Figure 210 The Mlsse Offloads Work from the MLSRP

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MLS Cache

Dest Source ^reloco! Dm! Source Dest VU\N Port IP >P Pen Port MAC

Dest Source ^reloco! Dm! Source Dest VU\N Port IP >P Pen Port MAC

In Figure 2-10, the MLS-RP and MLS-SE communicate using MLSP. The SE learns the MAC addresses of the RP (one for each VLAN that is running MLS). When device 1 (10.1.1.1/16) wants to send a packet to device 2 (10.2.2.2/16), device 1 creates a frame with the destination MAC address of its default gateway, the router, which in this case is the RP. The SE receives the frame, sees that it is for the RP, and therefore examines its MLS cache to see whether it has a match for this flow. In the case of the first packet in the flow, no match exists, so the SE forwards the frame to the RP. The SE also puts the frame in its MLS cache and marks the frame as a candidate entry.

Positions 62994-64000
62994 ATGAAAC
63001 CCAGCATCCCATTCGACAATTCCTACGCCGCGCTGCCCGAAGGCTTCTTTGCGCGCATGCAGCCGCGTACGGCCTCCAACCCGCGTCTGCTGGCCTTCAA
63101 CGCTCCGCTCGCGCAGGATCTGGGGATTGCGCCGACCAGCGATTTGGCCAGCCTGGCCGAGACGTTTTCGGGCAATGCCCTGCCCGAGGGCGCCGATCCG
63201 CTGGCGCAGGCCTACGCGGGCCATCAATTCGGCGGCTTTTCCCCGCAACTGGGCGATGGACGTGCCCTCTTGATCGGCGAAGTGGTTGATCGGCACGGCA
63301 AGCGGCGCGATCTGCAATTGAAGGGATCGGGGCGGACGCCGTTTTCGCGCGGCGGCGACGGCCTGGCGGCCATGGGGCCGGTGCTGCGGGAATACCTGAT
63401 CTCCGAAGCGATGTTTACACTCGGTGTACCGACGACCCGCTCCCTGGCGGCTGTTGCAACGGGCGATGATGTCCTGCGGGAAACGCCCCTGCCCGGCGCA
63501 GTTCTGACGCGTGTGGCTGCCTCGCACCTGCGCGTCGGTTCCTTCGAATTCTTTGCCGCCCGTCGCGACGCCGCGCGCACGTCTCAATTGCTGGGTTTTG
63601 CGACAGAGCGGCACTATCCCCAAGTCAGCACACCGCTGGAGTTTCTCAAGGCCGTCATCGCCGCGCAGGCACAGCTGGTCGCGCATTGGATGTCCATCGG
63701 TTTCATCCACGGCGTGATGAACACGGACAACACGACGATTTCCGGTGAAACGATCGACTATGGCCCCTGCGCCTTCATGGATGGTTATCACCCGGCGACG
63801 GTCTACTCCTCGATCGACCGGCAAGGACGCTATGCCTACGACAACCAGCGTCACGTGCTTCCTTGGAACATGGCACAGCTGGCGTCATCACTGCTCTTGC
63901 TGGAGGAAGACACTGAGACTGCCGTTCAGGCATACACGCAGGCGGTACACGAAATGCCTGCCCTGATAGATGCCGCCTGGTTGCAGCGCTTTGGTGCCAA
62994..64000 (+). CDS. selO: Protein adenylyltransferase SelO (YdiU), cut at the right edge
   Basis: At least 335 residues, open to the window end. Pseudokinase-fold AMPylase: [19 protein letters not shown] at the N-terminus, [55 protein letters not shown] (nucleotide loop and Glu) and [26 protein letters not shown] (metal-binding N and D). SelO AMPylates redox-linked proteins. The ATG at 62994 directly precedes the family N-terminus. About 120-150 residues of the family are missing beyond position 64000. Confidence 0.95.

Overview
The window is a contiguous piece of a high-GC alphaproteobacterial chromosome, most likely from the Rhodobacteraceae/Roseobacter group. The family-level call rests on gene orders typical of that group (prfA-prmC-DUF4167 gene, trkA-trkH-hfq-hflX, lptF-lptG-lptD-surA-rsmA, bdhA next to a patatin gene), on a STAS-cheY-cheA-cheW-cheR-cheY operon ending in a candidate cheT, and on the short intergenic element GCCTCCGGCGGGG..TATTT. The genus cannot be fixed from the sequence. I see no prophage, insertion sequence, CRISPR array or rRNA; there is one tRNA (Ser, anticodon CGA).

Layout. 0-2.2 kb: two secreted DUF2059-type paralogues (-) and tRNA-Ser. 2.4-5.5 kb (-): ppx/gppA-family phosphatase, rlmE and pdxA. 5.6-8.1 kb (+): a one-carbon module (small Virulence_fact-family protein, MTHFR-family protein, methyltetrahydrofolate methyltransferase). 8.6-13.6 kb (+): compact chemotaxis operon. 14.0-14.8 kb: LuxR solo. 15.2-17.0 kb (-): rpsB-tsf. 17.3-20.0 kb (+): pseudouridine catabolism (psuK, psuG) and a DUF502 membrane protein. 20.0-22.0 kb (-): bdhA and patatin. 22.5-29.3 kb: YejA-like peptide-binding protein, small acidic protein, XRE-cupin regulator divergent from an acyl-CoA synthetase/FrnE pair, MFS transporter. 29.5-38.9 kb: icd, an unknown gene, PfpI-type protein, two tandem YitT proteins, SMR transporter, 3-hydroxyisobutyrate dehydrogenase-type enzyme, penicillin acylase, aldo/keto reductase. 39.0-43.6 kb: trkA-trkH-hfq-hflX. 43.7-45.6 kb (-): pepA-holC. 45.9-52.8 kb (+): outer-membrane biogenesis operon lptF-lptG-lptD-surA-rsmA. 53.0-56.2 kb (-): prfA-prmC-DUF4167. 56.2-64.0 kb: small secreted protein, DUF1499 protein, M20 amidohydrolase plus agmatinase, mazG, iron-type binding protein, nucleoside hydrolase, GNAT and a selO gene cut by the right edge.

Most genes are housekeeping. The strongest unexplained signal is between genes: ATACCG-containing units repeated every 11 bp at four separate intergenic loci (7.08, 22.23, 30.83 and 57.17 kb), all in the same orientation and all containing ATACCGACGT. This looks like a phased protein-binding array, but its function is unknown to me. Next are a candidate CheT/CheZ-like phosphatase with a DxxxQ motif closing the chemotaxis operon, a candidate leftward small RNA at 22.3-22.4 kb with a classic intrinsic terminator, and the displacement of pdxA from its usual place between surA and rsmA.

The MLS-RP receives the frame, decapsulates (unwraps) the frame, and examines the packet. The RP then examines its routing table to see whether it has a route to the destination of the packet; assuming that it does, the RP creates a new frame for the packet after decrementing the IP header Time to Live (TTL) field and recalculating the IP header checksum. The source MAC address of this frame is the MAC address of the RP; the destination MAC address of this frame is the MAC address of the destination device (or next-hop router). The RP then sends the frame through the SE.

The MLS-SE receives the frame and compares it to its MLS cache; the SE recognizes that the frame is carrying the same packet as a candidate entry and is on its way back from the same RP. The SE therefore completes the MLS cache entry using information from the frame; this entry is now an enabler entry. The SE also forwards the frame out of the appropriate port toward its destination.

When a subsequent packet in the same flow enters the switch, the SE examines its MLS cache to see whether it has a match. This time it does have a match, so it does not forward the frame to the RP. Instead, the SE rewrites the frame using the information in the MLS cache, including decrementing the TTL field, recalculating the IP header checksum, and using the MAC address of the RP as the source MAC address; the resulting frame looks as though it came from the RP. The SE then forwards the frame out of the appropriate port toward its destination.

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